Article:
It seems that most of the artists in my classes like to try their hand at painting the human figure, which is fine by me, as it is my favorite subject! I have read somewhere that an artist, by nature, is either a line-person or a mass-person. While I am not sure if that is true, it can then follow that a line person probably prefers a fine tool and drawing, while a mass-person is well suited for the use of larger, more inaccurate tools, such as a large brush which is good for painterly paintings. My goal for the class was for the painters to be able to "see" only the masses of lights and darks and midtones, avoiding then, the description of the eyes-nose-mouth-legs-arms-fingers syndrome which can lead to disappointment and more child-like rendering. The week before the session, I set up a strong light situation in a darkened part of the room to photograph the artists as they entered. That week, I cropped and altered the photos to promote my goal. They were then printed on the grayscale setting. I also offered the suggestion of painting upside down. While there were a couple of takers, most preferred their reference rightside-up. I believe that in this way, we can see that a likeness is more dependent on shape, than on detail.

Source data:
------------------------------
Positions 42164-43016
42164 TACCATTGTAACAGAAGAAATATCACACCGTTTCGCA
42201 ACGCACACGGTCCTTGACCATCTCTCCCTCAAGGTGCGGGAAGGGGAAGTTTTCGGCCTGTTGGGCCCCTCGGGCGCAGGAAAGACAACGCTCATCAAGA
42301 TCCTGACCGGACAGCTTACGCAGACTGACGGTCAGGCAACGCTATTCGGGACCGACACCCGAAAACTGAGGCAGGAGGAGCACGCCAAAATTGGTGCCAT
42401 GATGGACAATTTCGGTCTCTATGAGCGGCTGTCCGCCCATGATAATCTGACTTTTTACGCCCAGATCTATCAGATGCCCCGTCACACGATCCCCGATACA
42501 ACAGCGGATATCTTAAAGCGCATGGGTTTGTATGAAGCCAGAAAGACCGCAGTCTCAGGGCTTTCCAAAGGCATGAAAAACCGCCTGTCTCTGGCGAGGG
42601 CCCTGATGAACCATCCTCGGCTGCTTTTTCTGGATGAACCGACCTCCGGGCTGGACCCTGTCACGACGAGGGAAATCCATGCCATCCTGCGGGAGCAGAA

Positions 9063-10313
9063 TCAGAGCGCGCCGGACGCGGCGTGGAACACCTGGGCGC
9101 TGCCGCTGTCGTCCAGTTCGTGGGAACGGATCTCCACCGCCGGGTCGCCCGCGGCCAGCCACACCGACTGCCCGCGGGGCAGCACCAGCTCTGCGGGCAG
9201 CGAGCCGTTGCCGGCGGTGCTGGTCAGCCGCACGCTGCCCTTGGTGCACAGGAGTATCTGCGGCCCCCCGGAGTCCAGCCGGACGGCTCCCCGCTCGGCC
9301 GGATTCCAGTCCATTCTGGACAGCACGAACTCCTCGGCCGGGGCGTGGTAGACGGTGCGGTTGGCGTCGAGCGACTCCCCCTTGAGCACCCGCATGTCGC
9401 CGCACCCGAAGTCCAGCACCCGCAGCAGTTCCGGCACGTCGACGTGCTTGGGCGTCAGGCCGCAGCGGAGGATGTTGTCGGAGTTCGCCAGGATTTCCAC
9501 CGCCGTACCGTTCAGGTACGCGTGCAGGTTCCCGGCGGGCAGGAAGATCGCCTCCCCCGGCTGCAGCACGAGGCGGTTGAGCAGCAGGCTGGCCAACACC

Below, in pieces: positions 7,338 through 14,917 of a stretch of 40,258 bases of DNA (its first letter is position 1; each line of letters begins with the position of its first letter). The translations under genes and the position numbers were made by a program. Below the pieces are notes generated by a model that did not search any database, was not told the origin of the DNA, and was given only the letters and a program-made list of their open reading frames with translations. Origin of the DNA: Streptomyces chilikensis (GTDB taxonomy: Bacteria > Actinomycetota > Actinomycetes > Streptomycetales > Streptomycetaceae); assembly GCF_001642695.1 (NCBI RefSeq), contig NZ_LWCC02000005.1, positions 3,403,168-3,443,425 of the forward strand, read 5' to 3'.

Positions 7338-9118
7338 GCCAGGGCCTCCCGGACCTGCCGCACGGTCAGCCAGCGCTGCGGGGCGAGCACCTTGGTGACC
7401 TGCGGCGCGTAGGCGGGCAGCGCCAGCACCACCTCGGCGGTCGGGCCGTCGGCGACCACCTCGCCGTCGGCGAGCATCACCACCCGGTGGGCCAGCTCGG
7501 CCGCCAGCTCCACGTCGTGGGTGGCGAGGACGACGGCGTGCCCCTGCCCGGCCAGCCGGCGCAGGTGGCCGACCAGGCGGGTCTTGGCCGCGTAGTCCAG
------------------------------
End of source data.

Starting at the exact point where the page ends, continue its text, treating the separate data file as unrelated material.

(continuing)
My subject is Patty, a retired art teacher, and a strong painter. I like the result.